I looked at the primary function of this useful little plug-in (building custom chord voicings that can be triggered via a single MIDI note) way back in SOS April 2010, so feel free to read that if you need a quick refresher. It takes a little more effort to configure than the MIDI Modifier options I’ve described above with this plug-in, but it can also be put to good use as a piano keyboard assistant for melody/bass line creation.
The screenshot shows a simple example where I wanted to play white notes (easy for my poorly trained fingers) but to get the seven scale notes of D major (D, E, F#, G, A, B and C#). Note that I’ve selected the One Octave and Single Mode settings. This means that I only have to define my required key mapping for a single octave (it’s then applied across all other octaves) and that I’m not prompted for multiple mappings for different velocity layers (useful when defining full chord voicings but not for our single-note melody application).
The task is then simple — as you select a note on the lower mini-keyboard graphic, click the Learn button, and then select the note from the upper, stripped, area that you want to ‘map’ to your selected note below (to map a chord, you’d select multiple notes in the upper zone). Once a note on the mini-keyboard zone has a mapping applied, a pale blue highlight appears above it. Repeat the process as many times as required for all the notes in your desired scale, and if it contains seven or fewer notes, you can map everything to the white keys for ease of playing. Once the mapping is complete, play away, and the Chorder plug-in will remap your white-key noodling to the programmed scale.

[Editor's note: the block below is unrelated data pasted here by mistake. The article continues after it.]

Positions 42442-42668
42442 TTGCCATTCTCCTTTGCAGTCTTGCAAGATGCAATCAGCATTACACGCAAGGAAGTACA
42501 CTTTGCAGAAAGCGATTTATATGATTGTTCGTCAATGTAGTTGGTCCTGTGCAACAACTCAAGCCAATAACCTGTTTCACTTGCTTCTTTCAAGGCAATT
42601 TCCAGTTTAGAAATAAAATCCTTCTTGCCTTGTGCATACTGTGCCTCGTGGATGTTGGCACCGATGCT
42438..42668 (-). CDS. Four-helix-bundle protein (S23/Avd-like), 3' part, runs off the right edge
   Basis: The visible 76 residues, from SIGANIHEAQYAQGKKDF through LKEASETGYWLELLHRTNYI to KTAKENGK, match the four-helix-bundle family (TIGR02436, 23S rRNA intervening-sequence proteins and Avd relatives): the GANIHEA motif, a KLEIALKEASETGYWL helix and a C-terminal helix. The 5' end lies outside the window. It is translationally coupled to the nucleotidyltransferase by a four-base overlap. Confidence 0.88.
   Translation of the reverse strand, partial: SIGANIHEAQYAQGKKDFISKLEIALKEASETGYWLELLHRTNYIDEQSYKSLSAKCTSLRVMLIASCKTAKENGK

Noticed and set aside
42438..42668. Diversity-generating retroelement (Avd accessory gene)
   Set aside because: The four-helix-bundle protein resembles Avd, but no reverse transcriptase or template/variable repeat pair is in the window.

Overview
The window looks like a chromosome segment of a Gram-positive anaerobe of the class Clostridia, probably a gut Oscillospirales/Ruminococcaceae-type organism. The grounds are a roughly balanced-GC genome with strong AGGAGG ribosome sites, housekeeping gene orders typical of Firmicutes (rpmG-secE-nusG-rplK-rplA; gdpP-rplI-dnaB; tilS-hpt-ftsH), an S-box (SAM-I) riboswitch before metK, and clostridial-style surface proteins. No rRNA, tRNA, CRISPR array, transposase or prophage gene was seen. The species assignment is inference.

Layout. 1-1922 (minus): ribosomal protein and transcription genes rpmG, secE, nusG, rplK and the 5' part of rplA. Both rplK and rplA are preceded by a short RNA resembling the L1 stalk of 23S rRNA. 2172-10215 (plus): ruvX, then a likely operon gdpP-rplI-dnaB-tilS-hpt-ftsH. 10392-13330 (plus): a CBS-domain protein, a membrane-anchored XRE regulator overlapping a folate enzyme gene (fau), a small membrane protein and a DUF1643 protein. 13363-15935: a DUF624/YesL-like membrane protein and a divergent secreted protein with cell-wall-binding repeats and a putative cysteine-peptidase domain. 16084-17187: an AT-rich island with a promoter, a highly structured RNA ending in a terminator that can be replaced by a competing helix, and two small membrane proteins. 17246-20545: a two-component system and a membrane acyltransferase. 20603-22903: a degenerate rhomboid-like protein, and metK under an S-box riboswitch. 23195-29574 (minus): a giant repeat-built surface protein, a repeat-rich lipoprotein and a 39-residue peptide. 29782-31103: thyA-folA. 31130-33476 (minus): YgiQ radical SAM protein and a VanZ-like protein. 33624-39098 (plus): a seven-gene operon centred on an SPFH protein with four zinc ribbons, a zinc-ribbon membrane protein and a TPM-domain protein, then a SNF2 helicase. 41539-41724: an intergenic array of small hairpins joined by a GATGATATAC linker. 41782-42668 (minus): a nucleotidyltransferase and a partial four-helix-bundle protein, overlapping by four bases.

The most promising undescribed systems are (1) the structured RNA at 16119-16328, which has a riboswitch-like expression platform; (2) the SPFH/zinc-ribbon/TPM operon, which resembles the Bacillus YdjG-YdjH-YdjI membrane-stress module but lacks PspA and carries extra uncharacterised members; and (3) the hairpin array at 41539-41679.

The above process does require you to know what notes are in your target key/scale combination, but if that’s a problem, then you can always consult Google. Two further things are also worth noting. First, when you start playing, if you happen to hit a MIDI key that you’ve not mapped, then no MIDI note will be generated (so no duff notes). Second, if you think it’s an advantage, you can choose to map these ‘empty’ keys as duplicate notes within the required scale. This is what the MIDI Modifier plug-in does, but with Chorder you get to control the mapping and whether ‘wrong’ notes are pitch-corrected up or down. The other option, which I quite like, is to map these empty notes to the root (and perhaps the fourth interval) of the scale. With this configuration, if you did hit a ‘wrong’ key, then your melody gets a root (or fourth) added — as ‘wrong’ notes go, this makes for some pretty solid melodic choices!
This last idea is corrective, but can also be considered ‘creative’ — you can use such mappings to place emphasis on certain scale notes, no matter how random your actual keyboard playing might be. There are other tools in the Cubase MIDI plug-in suite, in particular the Density and Transformer plug-ins (the latter is a real-time version of the Logical Editor and provides an alternative means to access the Transpose To Scale feature), that can apply a creative touch to your melody/bass line construction. Indeed, these might make a good subject for a future column...
Let’s finish with a mention of the MIDI Monitor plug-in. This provides you with a simple window to monitor all MIDI data generated by a MIDI track. This includes note values, so if your attempts to map from one scale to another are leaving you scratching your head then a pair of MIDI Monitors (one instance before MIDI Modifier and one after) can be a useful troubleshooting tool.
Most of us would love to be better at playing the piano keyboard, and it’s still worth working to improve such performance skills. But in the meantime, whatever your current skill level, the suggestions above will at least allow your melodies and bass lines to stay in tune — and leave you free to focus on the creative side of things.